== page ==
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The only bike I had at 18 - 19 was a Kawasaki Mach III. Toured it into Mexico and Canada because I didn't know any better but the adventures I gained stayed with me through my whole life. View attachment 20137
You guys are impressive. Maybe one day, when the kids are older I will do something like this. The more I think about it, the more I realize that it must be done at least once in a lifetime. For me, at least.
 

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Tips for riding long miles;
heated grips, heated gear, Aerostich, throttle lock, Norton SS seat, Android Auto (BT'd to yer helmet.) and I ike my SHOEI GT AIR with the drop down visor. I like a magnetic tank bag, 'n keep Cee Baily's windshield cleaner, 'n micro cloth; w/ the throttle lock, you can clean yer face shield on the fly.
 

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The first bike I ever did any touring on was a 1974 Suzuki Ranger 185cc 2stroke.

Pack light but make sure you have what you need. If your going to splurge any money anywhere, I'd put it into a good tent. One acceptable for long hunting Alaska. An appropriate good quality sleeping bag. A leatherman surge and some small quality knife like an Esee Izula. 3 ways to start a fire and a quality metal thermos that can be used as a backup pot. A good firearm or 3, and a couple pounds of beef jerky. Good rain gear and a couple changes of clothes. Pairs of Thck and thin wool underwear and socks. A fishing kit, I carry a fenwick breakdown in a tube and it rides fine sitting on the mirror arms and latched with a good knot. Practice a few knots too, so you can tie them in the dark and in a hurry, justit's about.

A couple pounds of jerky and an assortment of whatever candy or snacks you like. Top the rest of your bag(s) off with as much water as you feel like toting.

As far as riding, I'd let my heart lead the way. I always liked it better when I didn't have a destination. If I had 5 days to ride, I'd ride 2 and start my voyage back, hitting a few local areas if I had a day to spare.

That's how us aging hillbilly bikers do it anyways lol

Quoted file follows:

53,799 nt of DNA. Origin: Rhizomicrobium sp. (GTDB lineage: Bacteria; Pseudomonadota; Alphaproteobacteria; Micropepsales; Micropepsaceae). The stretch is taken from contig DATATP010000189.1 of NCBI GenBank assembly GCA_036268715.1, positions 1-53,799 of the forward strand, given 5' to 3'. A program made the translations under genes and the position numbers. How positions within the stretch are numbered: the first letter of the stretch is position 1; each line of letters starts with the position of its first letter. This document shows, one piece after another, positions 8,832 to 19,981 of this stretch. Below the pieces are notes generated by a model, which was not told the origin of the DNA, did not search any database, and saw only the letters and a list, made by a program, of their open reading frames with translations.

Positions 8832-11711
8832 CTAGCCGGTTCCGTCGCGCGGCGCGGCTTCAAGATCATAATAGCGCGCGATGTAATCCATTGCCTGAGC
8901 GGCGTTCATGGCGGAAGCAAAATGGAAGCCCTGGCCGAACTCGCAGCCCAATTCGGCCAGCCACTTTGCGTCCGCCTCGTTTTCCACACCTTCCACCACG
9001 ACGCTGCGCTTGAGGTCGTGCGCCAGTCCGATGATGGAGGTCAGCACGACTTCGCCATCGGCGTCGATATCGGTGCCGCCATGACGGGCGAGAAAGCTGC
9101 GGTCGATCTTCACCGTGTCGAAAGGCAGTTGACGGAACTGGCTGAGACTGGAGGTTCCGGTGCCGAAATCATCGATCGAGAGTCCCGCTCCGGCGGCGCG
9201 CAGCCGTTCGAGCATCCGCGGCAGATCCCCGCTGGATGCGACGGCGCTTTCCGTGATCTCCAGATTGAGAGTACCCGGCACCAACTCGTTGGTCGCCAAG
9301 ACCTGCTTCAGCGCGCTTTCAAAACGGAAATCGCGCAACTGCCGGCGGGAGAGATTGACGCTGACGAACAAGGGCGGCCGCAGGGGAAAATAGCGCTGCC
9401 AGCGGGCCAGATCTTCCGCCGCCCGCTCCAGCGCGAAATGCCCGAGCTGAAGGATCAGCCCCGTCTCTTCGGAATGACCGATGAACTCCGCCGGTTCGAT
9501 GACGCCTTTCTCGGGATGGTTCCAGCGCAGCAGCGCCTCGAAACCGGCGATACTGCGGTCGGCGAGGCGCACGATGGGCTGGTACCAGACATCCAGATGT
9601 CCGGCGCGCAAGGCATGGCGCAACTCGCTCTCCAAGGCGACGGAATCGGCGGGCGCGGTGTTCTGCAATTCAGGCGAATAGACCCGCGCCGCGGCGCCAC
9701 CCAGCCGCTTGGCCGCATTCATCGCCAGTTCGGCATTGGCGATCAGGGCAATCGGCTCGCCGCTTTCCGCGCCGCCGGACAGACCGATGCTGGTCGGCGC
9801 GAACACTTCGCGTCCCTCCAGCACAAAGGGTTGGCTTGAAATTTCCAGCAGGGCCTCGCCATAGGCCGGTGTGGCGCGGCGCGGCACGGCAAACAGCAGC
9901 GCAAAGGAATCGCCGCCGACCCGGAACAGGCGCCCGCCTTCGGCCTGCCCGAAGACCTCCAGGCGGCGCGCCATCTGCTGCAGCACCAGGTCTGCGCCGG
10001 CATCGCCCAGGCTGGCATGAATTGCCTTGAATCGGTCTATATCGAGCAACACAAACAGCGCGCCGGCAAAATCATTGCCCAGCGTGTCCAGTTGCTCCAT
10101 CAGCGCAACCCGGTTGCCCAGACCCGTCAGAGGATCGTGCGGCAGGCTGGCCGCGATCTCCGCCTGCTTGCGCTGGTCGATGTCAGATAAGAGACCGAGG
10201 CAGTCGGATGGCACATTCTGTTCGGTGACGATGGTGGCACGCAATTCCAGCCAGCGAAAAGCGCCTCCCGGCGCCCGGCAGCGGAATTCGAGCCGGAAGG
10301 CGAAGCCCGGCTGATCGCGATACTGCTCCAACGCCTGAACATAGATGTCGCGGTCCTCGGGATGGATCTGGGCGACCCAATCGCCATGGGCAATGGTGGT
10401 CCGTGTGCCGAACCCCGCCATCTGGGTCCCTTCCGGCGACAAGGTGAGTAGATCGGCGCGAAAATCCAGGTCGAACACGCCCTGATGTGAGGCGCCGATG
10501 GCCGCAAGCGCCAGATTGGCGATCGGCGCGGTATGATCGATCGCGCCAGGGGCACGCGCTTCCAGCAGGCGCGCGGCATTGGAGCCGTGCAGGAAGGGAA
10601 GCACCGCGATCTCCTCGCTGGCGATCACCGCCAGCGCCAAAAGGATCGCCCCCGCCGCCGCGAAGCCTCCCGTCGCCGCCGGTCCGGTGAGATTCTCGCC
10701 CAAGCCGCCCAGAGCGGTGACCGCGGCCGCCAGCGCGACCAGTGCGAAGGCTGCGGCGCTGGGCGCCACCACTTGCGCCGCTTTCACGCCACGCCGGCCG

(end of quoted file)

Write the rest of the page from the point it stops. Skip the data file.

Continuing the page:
Just enjoy it, that's what its about.
 

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I did a trip to Yosemite when I first got this bike to help wear out the stock rubbers haha. The trip was about 5 hours each way, and my bum was hurting after 3 hours. You can probably get by longer if you have hefty glutes. In hindsight, I wish I wore my comfy bicycle shorts underneath.

Hey, if you pass by Los Angeles (Southern Cali) area, DM me! We can hit a canyon, and let's grab some good Asian food, my treat! I've actually always wanted to do what you are. Let me know how it goes!
 

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Question about the Aerostitch: I see many of the touring guys here swear by it. How is it in hot and humid weather? I assume the cold in not really an issue, if you wear layers.
 

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I hate to sound like a miserly curmudgeon, although that's pretty accurate. And I don't doubt Aerostitch's worth and durability. But that's a pretty stiff investment for an old guy that doesn't even buy green bananas, for fear I'll not last long enough for them to ripen. Sure it'll last a lifetime.... but that's not asking much. And, my spouse's already said she's finding someone taller (and nicer among other things) next time around.. so it'll do him no good either. :whistle:
 

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I've done some long distance solo touring. Do it while you can! Once you're out of college its harder to take time off (until you get laid off or something ahah!) Grab a couple Butler maps or a Rever.com subscription to find the cool roads. Get your bike serviced. Have a plan if everything goes wrong. Choose a date and go!
 

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Mr lazyeye is right. Make sure your bike has been serviced, change the oil, check your tyres, pack a couple t shirts, socks and underwear, wear your most comfortable riding gear, and take your credit card (and cellphone of course).

Last time I did any serious long distance travel was two up on my old RD400C. The Ninja is a far better bike, so you'll have no problems.
 

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Baxter's write up is probably going to provide the best info and tips as well as what to do.

But, for me the two things I have found about this bike that make it uncomfortable is the seat and how you sit on it and the throttle hurting your wrist.